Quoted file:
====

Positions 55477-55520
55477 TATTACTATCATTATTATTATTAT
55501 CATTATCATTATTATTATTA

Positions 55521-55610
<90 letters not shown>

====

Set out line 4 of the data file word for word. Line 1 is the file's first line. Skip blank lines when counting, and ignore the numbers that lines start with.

Positions 55521-55610